The 1948 Bowman and Leaf football cards are considered the first modern football card sets. Both are loaded with rookie cards of legendary players like Sammy Baugh, Sid Luckman, Steve Van Buren, Pete Pihos, and many others. But those sets are also significant because they featured the first black players in modern NFL history.
Kenny Washington and Bob Mann from the Detroit Lions appear in the 108-card Bowman release. Leaf also featured Washington and Mann and then-college players Levi Jackson (Yale) and George Taliaferro (Indiana).
The 1948-49 Exhibit Sports Champions featured Motley and New York Yankee Buddy Young cards.
The cards mentioned above reflect a changing time in the sporting landscape that shows integration beyond baseball’s Jackie Robinson and Larry Doby. Professional basketball was only a few years away from being integrated with the 1950 Boston Celtics.
In this issue, we’ll look at the rookie cards of the first black football players in modern NFL history. Strode didn’t play long enough to be included in the Bowman or Leaf sets. Bill Willis, remarkably, didn’t appear in any national releases throughout his career.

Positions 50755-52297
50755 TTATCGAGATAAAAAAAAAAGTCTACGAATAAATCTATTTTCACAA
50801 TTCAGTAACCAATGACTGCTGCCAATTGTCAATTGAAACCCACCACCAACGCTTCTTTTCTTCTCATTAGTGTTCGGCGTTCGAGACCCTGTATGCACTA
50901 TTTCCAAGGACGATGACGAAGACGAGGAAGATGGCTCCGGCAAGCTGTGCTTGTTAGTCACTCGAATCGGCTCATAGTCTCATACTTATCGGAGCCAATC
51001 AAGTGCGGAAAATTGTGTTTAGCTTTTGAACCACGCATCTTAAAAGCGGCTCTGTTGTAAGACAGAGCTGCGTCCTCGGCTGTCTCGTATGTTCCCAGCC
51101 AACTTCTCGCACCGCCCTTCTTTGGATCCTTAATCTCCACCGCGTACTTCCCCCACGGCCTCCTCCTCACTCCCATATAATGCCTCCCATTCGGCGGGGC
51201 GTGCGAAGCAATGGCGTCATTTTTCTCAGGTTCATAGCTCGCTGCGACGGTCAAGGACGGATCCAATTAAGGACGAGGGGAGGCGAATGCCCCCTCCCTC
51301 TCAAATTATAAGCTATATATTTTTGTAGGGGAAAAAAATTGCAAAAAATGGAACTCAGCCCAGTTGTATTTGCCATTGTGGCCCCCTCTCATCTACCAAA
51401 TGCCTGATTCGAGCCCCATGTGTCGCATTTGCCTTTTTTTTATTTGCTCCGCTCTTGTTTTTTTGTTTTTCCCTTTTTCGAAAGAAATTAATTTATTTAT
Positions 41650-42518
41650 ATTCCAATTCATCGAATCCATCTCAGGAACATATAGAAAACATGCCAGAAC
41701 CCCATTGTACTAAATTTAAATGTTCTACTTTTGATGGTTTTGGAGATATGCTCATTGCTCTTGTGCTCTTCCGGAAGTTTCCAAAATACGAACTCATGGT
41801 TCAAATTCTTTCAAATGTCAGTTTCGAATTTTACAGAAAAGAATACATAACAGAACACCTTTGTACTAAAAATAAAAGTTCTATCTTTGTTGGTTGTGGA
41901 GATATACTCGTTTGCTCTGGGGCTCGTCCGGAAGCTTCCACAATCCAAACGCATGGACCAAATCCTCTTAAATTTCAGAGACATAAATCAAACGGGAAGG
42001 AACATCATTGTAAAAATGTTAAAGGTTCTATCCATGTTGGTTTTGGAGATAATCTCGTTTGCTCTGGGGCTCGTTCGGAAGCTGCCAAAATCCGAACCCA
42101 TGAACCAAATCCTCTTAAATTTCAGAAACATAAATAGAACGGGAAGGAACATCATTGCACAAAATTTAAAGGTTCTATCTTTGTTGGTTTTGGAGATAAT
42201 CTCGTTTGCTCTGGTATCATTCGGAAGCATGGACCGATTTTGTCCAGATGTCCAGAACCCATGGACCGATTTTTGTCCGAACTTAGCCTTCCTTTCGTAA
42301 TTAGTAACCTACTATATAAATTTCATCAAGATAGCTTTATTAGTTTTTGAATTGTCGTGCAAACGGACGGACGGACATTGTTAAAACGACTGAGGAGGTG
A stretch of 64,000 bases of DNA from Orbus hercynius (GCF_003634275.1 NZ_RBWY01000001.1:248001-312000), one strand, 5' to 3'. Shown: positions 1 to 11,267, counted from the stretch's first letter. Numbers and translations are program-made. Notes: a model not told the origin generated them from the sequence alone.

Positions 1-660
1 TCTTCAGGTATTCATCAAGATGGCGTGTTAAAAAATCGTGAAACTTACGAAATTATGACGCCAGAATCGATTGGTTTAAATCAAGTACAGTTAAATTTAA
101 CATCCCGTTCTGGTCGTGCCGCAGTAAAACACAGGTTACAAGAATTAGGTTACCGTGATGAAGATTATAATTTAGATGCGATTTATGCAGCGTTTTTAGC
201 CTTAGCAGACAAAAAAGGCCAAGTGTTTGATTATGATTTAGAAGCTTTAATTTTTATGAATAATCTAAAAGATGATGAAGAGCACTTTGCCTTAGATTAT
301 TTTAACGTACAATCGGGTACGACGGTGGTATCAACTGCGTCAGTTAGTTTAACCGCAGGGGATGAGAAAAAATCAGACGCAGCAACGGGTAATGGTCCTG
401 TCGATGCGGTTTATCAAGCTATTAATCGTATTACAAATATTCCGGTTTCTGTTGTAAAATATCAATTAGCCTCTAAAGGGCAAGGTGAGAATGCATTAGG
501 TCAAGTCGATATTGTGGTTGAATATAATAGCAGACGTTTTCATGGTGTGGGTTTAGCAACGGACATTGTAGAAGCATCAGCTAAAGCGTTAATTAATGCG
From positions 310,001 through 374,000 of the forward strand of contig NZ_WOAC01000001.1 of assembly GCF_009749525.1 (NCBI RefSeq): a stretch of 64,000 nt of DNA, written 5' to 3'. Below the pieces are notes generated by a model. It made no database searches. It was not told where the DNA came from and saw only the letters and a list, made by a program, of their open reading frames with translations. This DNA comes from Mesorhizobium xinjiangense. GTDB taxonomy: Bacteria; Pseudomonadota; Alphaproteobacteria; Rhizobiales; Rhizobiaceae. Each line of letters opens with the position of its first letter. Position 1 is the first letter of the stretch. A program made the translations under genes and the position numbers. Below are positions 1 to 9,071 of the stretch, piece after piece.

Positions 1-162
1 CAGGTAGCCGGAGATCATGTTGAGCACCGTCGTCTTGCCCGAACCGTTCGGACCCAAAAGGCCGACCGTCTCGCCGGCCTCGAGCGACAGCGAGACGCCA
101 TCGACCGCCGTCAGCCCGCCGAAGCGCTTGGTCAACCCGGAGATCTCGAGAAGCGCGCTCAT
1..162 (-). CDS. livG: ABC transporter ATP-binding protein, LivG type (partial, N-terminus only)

In 1950, several black players featured prominently in the Bowman set after a lackluster release by the Leaf company in 1949. Rookie cards in 1950 Bowman include those of “Tank” Younger, Joe Perry, and Wally Triplett. Below are the first six African-American players with trading cards in the modern NFL era – all predating the iconic 1950 Bowman release.
- Kenny Washington, Los Angeles Rams
Pro Debut: Sept. 29, 1946
Rookie Cards: 1948 Bowman and Leaf
Washington was a national star at UCLA, where he was teammates with Woody Strode and Jackie Robinson. Washington played for the Hollywood Bears of the Pacific Coast Professional Football League from 1940-45, but only after George Halas of the Chicago Bears couldn’t sign him in 1940 because of the NFL’s segregation policy.
Finally, he received his opportunity with the NFL’s Los Angeles Rams in 1946. He finished his three-year career with 859 rushing yards, 6.1 yards per carry, and eight touchdowns.